AIDS-related lymphoma is a type of cancer that develops in some people with AIDS. AIDS is a disease that weakens the immune system and raises the risk for chronic illnesses such as cancer.
A type of blood cancer, AIDS-related lymphoma starts in the white blood cells in the lymph system, part of the body's immune system that helps defend against illness and infection. The disease allows cancer cells to flourish in the lymph system.
Lymphomas can be divided into two types: non-Hodgkin lymphoma and Hodgkin lymphoma. Non-Hodgkin lymphoma is much more common in people with AIDS, and when it occurs, it's typically called AIDS-related lymphoma.
People usually contract AIDS from exposure to bodily fluids of a person infected with HIV. In children, HIV is usually contracted from their mother during childbirth or from breastfeeding. More than 3 million children worldwide are living with HIV, and all of these children are at risk of developing AIDS-related lymphoma.
AIDS in children is most prevalent in sub-Saharan Africa, where about 90 percent of all children with HIV/AIDS live. HIV/AIDS in children, along with AIDS-related lymphoma in children, is much rarer elsewhere, where mother-to-child transmission of HIV is more successfully prevented and treated.
AIDS-related lymphomas can occur in three general areas of the body:
Systemic. Lymphoma cells are located in the body from the neck down, including lymph nodes, the spleen, and other organs.
Central nervous system. Lymphoma cells are in the central nervous system, including the spinal cord, brain, and lining of the brain.
Effusion. Lymphoma cells are contained within a layer of fluid spreading along body membranes.
Doctors have identified three primary types of AIDS-related lymphomas:
Diffuse large B-cell lymphoma. This is the most common type of non-Hodgkin lymphoma. It is particularly aggressive and can also develop outside the lymph system.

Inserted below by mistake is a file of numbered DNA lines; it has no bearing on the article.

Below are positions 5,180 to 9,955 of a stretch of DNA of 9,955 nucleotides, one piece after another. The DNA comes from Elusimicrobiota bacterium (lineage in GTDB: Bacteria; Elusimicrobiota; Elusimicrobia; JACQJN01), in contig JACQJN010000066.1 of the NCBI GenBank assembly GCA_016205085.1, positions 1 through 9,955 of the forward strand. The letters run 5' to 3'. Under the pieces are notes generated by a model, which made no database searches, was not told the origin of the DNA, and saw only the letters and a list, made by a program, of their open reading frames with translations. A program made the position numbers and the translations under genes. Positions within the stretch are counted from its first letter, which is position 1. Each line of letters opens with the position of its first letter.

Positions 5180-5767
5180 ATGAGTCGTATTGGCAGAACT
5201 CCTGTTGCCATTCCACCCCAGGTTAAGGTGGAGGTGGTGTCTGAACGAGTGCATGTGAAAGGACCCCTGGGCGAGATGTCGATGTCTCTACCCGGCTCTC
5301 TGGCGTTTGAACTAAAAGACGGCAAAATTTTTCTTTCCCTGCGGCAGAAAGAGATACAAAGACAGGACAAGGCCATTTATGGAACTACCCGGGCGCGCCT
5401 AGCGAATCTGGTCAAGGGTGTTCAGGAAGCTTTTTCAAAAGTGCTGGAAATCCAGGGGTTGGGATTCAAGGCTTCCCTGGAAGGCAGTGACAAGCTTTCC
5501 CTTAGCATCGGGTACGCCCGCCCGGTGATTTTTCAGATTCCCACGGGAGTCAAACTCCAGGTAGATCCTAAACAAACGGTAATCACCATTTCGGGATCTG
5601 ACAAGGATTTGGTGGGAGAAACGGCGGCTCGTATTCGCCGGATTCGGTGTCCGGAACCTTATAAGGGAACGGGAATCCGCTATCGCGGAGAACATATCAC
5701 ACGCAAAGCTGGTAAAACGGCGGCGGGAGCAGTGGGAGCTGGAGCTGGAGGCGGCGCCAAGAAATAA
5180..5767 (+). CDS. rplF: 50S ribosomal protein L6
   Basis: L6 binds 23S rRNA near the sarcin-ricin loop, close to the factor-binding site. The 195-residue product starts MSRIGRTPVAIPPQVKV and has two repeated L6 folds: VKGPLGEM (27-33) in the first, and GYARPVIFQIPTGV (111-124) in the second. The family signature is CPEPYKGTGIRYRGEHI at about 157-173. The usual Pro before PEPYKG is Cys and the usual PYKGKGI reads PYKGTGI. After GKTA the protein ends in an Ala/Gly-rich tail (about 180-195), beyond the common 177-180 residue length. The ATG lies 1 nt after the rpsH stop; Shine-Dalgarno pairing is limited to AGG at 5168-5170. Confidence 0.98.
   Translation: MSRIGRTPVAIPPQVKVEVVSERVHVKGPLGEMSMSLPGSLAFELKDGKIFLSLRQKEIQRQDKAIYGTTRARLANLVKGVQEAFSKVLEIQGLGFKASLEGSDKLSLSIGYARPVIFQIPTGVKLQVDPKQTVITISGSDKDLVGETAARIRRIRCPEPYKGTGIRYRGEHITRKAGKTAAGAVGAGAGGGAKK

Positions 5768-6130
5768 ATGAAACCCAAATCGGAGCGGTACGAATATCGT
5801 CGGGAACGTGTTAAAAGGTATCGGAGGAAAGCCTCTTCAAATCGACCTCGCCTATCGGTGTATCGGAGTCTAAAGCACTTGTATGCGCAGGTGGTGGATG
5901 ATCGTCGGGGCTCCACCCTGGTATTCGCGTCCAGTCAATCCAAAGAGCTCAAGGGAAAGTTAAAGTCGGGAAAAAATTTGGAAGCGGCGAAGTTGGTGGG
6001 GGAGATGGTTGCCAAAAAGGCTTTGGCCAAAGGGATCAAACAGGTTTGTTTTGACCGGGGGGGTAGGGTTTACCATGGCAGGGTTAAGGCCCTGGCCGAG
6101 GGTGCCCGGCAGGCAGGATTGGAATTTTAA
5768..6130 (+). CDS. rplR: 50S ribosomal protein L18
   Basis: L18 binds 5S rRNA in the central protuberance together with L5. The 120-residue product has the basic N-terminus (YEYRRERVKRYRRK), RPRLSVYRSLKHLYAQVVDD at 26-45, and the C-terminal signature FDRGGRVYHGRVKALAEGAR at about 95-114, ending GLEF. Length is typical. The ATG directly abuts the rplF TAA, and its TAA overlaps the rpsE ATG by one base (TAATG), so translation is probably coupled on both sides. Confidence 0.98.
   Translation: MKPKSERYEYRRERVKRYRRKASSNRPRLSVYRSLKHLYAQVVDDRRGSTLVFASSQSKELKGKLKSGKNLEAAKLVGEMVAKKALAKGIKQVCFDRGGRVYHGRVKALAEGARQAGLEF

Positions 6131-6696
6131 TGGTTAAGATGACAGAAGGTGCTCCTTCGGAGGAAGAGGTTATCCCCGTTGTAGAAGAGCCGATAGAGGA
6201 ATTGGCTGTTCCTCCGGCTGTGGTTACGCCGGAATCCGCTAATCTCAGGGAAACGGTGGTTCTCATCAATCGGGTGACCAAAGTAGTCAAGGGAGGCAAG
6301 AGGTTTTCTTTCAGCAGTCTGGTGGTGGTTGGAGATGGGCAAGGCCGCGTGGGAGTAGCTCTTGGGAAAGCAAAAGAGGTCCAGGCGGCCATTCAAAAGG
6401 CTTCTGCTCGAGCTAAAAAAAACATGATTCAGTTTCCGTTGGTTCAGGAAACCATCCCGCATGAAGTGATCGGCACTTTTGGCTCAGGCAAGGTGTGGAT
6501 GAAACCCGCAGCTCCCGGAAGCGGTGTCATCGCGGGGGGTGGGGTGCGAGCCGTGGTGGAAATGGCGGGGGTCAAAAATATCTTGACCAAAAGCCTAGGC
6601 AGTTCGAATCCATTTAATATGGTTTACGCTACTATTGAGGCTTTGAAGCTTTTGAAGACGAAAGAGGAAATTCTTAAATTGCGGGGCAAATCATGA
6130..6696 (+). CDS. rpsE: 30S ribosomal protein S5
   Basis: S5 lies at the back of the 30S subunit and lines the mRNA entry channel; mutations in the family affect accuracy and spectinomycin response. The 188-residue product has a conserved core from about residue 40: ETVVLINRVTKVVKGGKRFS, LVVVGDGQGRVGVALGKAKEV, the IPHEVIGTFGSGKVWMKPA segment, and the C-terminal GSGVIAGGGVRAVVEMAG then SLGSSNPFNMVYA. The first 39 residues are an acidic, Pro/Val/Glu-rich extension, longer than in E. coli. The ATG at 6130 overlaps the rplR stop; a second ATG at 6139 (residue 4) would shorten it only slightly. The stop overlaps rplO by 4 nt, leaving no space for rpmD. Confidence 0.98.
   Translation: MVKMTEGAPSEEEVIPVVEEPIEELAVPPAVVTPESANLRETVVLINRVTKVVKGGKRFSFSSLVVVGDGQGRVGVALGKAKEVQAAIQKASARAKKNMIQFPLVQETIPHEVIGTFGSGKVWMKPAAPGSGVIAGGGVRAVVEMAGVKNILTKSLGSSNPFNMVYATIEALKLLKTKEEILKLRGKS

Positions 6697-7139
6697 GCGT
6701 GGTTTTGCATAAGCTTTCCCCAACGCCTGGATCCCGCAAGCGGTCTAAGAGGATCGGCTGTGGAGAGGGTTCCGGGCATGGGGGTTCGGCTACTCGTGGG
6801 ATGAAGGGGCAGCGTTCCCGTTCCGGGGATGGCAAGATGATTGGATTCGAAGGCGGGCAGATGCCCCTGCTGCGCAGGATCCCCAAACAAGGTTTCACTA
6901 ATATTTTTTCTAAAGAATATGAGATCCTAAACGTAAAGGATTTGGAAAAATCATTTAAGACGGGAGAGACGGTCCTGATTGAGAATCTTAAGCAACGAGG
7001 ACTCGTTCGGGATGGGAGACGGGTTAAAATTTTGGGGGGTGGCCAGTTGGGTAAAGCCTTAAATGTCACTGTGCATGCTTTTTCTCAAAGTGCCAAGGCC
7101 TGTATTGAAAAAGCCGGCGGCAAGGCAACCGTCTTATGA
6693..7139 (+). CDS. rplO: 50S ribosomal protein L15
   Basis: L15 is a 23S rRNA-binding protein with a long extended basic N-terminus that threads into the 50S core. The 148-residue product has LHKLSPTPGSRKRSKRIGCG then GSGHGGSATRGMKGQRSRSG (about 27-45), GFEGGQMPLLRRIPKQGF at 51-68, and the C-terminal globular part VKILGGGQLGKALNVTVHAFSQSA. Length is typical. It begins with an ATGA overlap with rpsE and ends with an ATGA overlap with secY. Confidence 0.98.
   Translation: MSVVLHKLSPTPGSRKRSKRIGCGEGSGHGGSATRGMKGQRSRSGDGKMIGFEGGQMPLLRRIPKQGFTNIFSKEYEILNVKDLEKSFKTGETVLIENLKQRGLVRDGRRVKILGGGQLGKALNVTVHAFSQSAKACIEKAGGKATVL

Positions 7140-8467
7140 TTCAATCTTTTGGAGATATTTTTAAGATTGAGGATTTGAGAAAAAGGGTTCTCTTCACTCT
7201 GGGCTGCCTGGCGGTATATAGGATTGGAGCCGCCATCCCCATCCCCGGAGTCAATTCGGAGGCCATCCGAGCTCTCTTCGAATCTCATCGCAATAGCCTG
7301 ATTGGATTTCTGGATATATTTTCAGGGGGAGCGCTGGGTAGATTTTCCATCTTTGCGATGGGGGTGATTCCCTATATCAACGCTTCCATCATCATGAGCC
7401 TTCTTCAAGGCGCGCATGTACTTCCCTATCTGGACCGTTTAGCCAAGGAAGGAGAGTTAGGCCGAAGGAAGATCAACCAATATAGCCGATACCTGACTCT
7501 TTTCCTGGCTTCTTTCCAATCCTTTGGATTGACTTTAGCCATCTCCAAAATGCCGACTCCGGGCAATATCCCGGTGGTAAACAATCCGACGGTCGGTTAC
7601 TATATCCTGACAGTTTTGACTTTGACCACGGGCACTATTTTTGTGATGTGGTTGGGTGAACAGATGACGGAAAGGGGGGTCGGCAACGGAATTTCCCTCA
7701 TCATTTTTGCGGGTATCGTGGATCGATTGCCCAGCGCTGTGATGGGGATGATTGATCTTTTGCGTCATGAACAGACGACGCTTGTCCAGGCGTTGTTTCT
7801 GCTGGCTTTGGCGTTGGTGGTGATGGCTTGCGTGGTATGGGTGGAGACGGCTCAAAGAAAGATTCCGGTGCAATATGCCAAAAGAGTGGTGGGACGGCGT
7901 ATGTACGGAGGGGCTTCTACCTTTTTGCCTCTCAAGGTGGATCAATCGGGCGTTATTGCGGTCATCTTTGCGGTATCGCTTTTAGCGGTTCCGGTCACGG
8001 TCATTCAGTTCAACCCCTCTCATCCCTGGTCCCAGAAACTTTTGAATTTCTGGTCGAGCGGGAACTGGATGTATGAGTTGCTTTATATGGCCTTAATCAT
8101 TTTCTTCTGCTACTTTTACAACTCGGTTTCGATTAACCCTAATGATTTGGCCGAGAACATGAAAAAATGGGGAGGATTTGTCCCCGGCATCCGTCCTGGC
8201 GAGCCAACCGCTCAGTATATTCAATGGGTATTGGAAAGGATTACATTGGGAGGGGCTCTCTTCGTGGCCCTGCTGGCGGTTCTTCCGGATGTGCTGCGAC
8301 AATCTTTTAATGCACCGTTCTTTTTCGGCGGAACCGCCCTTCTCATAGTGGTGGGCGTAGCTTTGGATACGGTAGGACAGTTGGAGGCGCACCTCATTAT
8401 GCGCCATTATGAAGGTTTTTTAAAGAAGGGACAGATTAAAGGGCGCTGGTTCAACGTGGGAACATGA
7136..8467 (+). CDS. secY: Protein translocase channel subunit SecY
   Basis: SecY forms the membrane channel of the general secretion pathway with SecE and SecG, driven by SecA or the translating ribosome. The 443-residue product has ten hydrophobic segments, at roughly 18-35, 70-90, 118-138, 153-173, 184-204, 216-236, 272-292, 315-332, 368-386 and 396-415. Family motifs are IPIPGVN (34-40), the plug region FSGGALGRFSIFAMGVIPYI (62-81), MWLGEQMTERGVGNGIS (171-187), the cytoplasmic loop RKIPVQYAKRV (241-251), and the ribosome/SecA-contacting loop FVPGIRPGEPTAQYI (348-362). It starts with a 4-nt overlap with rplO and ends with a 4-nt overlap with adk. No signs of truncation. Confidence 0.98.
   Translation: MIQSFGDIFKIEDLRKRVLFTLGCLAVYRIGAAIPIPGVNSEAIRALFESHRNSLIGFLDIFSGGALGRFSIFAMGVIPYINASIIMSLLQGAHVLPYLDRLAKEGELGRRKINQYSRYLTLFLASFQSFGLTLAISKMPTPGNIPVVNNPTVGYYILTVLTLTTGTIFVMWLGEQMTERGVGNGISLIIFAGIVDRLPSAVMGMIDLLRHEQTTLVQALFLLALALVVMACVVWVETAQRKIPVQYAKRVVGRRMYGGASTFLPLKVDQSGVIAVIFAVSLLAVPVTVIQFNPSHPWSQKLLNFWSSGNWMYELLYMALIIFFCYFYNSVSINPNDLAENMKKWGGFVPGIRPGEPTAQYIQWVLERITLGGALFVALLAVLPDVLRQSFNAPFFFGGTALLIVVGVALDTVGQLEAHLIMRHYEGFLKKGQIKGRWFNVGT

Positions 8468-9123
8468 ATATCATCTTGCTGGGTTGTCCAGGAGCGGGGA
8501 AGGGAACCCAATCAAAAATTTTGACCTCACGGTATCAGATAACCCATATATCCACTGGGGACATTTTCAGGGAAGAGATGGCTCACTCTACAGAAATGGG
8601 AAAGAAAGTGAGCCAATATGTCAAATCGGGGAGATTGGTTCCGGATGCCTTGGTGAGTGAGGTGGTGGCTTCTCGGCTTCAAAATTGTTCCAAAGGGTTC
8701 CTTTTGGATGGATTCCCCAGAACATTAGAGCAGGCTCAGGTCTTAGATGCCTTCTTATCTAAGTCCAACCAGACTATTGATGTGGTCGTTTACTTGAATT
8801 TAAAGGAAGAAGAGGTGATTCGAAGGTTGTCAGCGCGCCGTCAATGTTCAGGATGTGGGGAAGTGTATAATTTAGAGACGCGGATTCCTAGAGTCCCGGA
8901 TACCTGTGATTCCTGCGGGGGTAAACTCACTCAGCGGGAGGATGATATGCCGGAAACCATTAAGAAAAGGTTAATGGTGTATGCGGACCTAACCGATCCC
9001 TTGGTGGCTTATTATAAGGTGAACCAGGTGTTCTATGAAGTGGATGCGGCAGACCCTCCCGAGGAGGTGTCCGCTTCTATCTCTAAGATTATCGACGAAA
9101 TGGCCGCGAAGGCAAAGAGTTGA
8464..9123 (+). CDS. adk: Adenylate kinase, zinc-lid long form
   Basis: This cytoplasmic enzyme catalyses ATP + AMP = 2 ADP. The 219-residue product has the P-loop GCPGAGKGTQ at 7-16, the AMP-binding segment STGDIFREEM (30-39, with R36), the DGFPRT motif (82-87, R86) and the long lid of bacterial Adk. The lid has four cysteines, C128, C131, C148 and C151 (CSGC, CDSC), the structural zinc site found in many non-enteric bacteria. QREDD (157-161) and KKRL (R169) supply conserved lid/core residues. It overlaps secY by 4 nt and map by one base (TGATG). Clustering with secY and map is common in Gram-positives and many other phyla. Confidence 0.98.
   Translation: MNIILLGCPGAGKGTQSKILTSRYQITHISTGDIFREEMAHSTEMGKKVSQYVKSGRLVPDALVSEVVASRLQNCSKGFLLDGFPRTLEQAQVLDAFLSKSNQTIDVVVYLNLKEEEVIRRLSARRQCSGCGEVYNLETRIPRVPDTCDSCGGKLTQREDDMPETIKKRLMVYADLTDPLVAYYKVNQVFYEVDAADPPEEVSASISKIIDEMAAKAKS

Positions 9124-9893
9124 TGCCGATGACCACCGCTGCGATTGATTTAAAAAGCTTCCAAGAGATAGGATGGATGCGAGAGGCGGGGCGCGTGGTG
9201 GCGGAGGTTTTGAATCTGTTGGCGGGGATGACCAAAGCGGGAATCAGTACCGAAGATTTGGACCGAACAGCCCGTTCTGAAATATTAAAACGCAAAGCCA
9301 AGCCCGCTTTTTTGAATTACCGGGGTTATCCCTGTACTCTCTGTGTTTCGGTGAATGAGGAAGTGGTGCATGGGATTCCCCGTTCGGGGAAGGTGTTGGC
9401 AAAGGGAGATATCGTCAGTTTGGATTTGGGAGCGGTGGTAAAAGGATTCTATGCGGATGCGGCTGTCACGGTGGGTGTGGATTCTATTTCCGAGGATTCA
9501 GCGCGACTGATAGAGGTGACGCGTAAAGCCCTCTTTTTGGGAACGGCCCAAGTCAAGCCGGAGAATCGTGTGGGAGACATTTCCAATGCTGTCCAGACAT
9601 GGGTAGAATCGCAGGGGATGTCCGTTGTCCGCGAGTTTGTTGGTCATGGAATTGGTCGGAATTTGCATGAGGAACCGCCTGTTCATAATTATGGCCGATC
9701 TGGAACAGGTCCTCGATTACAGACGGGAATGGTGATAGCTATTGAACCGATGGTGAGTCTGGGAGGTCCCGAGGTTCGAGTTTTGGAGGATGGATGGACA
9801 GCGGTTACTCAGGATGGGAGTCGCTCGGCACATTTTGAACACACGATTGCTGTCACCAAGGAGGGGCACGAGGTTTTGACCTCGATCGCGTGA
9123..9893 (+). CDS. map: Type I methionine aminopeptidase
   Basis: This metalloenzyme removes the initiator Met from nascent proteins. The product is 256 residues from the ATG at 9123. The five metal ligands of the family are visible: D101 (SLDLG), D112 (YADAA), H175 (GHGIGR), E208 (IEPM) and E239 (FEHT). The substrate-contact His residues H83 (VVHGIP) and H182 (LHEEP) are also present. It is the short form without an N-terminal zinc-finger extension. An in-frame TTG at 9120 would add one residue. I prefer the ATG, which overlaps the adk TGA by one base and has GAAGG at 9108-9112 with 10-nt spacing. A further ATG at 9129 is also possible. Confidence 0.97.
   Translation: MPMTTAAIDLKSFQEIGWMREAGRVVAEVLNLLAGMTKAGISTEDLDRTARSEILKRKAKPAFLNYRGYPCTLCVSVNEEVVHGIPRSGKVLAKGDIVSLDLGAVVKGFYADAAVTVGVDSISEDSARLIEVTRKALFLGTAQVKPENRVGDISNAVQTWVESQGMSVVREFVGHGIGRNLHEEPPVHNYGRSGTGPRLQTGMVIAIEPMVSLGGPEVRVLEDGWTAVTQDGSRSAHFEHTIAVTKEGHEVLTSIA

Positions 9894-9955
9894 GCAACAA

B-cell immunoblastic lymphoma. This type of lymphoma originates from cancerous changes among B cells in the lymph tissues.
Small non-cleaved cell lymphoma. Also called Burkitt lymphoma, this type of fast-growing lymphoma accounts for most childhood cancers in Africa.
AIDS-related lymphoma tends to be a rapidly progressing, aggressive cancer. In children, it can cause a number of symptoms:
Swollen, though usually painless lymph nodes in the neck, underarm, or groin
Loud breathing or wheezing
Sweating at night
Unexplained weight loss and fever
Swelling in the head or neck area
Children with AIDS can be monitored for the symptoms of AIDS-related lymphoma. Diagnostic tests may include:
Physical exam and medical history
X-ray of the chest
Imaging tests, such as a CT scan
Laboratory analysis of tissues
Examination of body tissues using a scope
Treatment for AIDS-related lymphoma depends on the child and the specific type of the disease—some AIDS-related lymphomas are fast growing and others progress slowly. The care a child receives often depends on where he or she lives; children in Africa are far less likely to receive lifesaving treatments than children in developed countries.
Options for treatment usually depend on how advanced the cancer is, where the cancer has spread, and the child's overall health. Other factors include when the child first received treatment for AIDS, whether the cancer has spread to the central nervous system (the brain or spinal cord), and any chromosomal changes noted in the cancerous cells.
Chemotherapy drugs, radiation therapy, and stem cell transplants are all used for treatments; these may also be used in combination. New targeted therapies are being developed, some of which are available only in clinical trials. One of those being studied involves monoclonal antibodies, or proteins that attach to tumor cells to destroy them or keep them from growing or spreading.